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Canada Aims to Regulate AI in Search & Social Media

Regulation | Oct 10, 2023

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The Canadian government, through ISED Minister François-Philippe Champagne, has revealed plans to regulate AI, particularly in how it is utilized to prioritize content display on search engines and social media platforms.

This comes amidst the study of Bill C-27, a bill focused on privacy reform and AI regulation. Notably, the government has opted not to disclose the actual text of the planned amendments to the bill.

Targeted AI Systems

The regulation zeroes in on several classes of AI systems, including those related to employment determinations, service provision, biometric information processing, content moderation on online platforms, healthcare, administrative decisions, and law enforcement assistance.

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Unlike the European Union (EU), Canada’s regulation includes a category for content moderation and prioritization of content presentation, which is not present in the EU’s regulations. This inclusion could mean more extensive regulation, affecting how platforms like Google and TikTok utilize AI to generate search results, translations, and user recommendations.

By categorizing search and social media results as “high impact” systems, Bill C-27 introduces a slew of regulations and new powers, encompassing risk mitigation, record-keeping, and public disclosures. The Minister can demand record disclosure, mandate an audit, and order virtually any measures resulting from the audit. Non-compliance could result in penalties up to 3% of gross global revenues.

Aligning with Global Powers?

While the government claims alignment with the EU, Canada seems to be an outlier, especially when compared to the EU and the U.S., particularly regarding the regulation of algorithms and discoverability. The specific obligations remain somewhat uncertain due to the non-disclosure of the amendment texts.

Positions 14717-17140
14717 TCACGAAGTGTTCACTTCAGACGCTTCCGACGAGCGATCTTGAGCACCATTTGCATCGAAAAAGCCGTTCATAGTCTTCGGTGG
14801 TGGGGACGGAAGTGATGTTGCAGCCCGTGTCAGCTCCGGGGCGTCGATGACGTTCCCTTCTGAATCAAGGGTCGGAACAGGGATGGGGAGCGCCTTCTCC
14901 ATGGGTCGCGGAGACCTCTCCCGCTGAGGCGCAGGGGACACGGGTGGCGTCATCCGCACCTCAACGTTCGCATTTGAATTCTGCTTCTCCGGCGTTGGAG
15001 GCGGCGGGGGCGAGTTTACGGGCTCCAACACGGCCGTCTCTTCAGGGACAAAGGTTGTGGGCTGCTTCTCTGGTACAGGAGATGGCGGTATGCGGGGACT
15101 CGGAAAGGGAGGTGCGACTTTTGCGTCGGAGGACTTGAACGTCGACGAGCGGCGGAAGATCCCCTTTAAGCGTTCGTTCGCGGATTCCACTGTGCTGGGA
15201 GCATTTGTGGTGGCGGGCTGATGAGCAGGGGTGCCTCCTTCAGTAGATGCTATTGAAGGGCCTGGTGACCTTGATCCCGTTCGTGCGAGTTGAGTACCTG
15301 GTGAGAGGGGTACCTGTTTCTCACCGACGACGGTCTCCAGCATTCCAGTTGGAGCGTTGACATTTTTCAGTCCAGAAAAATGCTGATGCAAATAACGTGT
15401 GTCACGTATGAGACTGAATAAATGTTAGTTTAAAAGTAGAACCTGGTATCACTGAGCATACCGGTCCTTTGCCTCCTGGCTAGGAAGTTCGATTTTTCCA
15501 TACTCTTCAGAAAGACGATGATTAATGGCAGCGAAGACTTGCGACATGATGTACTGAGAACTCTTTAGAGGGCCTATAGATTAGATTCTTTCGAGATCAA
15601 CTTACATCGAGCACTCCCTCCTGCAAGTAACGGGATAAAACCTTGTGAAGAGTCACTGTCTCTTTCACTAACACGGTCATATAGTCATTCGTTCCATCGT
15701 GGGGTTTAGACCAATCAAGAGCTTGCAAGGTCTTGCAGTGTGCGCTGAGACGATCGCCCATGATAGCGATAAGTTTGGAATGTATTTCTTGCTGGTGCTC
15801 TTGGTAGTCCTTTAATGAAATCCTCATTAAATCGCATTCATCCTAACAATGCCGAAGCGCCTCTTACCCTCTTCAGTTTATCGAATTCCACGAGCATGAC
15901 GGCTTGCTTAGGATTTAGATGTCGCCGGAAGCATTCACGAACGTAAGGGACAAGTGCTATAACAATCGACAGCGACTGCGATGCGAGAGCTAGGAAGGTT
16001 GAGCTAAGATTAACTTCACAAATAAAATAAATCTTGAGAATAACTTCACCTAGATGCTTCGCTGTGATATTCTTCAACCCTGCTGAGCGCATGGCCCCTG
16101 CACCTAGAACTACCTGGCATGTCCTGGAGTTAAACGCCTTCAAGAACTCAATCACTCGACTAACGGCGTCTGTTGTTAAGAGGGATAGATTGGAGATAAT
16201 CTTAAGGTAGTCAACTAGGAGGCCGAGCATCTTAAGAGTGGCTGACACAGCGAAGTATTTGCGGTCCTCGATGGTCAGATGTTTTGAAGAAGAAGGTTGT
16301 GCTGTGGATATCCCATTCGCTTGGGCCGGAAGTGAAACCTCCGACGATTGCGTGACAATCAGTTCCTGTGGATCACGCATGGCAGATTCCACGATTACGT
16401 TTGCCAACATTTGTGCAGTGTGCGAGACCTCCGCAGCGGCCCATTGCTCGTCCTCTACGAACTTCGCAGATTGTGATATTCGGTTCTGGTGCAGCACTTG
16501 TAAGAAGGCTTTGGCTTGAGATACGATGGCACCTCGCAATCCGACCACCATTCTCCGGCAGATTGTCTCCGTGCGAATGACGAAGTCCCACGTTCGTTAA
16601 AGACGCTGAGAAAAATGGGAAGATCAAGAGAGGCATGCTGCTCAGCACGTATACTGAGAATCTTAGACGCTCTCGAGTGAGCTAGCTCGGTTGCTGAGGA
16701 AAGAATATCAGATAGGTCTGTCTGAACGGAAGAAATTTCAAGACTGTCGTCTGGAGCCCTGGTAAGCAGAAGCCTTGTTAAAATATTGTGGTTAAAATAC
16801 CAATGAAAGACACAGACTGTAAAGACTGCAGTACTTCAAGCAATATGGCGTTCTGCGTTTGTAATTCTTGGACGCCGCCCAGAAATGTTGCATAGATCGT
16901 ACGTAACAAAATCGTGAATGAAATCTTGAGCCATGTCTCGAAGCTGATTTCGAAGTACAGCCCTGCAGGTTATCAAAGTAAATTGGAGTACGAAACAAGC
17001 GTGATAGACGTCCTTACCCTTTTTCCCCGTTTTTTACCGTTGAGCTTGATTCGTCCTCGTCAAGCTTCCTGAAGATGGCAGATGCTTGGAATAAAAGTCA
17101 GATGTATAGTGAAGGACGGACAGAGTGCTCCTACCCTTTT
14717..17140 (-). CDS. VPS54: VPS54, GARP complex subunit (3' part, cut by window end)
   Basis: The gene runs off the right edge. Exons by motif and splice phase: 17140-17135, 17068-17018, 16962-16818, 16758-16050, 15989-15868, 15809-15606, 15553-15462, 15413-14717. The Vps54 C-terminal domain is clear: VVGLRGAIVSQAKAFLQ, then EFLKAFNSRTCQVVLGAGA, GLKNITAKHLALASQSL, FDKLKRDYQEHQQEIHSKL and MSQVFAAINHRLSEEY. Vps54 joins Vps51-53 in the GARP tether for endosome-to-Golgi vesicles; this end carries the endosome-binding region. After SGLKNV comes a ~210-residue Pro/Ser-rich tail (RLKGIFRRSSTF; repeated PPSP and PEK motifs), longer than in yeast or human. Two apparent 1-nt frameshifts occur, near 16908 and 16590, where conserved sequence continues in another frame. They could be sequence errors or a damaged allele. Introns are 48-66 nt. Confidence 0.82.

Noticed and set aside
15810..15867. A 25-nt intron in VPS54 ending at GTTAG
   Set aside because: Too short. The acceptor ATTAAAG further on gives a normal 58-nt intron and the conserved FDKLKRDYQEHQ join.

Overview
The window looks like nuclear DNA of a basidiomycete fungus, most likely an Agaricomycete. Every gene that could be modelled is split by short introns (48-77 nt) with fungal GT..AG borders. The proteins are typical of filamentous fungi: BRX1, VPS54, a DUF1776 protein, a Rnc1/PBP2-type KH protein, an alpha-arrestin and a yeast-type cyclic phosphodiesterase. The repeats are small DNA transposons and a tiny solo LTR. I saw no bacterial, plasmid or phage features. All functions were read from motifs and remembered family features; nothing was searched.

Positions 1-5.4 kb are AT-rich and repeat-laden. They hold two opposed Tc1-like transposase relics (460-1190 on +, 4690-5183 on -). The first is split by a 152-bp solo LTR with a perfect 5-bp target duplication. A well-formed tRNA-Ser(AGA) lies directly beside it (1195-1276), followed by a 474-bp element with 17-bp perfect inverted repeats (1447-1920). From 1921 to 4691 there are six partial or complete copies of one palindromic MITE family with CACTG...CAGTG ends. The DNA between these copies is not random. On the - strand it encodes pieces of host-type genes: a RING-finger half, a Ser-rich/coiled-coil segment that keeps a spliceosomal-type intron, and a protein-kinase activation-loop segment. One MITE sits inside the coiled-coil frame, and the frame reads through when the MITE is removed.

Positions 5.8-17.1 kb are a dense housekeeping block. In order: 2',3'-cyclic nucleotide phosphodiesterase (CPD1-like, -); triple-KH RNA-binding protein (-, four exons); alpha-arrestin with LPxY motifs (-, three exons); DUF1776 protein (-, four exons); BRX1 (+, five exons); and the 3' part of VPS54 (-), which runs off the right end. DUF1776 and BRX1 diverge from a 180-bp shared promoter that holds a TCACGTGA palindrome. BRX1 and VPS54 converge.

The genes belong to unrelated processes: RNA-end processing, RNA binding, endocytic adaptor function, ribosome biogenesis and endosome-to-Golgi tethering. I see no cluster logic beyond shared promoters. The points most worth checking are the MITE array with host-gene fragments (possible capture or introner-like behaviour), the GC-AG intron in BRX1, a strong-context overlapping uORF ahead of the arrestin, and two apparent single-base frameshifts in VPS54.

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While many Canadians have advocated for rules to prevent bias and other harms emanating from AI, the inclusion of content moderation and discoverability/prioritization has come as a surprise. Equating AI search and discoverability with issues like bias in hiring or uses by law enforcement has sparked discussions and will likely be a focal point of debates moving forward.

Examples of Unintended Consequences

The stringent regulations on AI, especially in content moderation and discoverability, might stifle technological innovation. Developers and companies might be hesitant to explore and implement new AI technologies due to the fear of non-compliance with the regulatory framework. This could potentially slow down advancements in AI applications within Canada, causing the nation to lag behind in the global tech race.

The financial and administrative burden of adhering to the new regulations might be particularly heavy for SMEs. Implementing, managing, and ensuring compliance with the AI regulations might require resources that many smaller companies lack. This could inadvertently favor larger corporations that possess the necessary resources, thereby widening the gap between large enterprises and SMEs in the digital space.

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The regulation of content moderation algorithms might inadvertently impact freedom of expression online. If platforms are mandated to modify their AI systems to comply with government regulations, it might influence what content is surfaced and suppressed, potentially leading to bias or the muting of certain voices and perspectives. This could spark debates and concerns regarding censorship and the impartiality of AI-driven content moderation and discoverability on social media platforms.


Canada’s plan to regulate AI in search and social media content moderation and discoverability marks a significant step in the digital regulation realm. While it addresses numerous concerns related to bias and harm prevention, the surprise inclusion of content moderation and discoverability raises new questions and considerations for digital platforms and businesses. Stay abreast of regulatory updates, subscribe to NCFAs weekly newsletter and join NCFA today.

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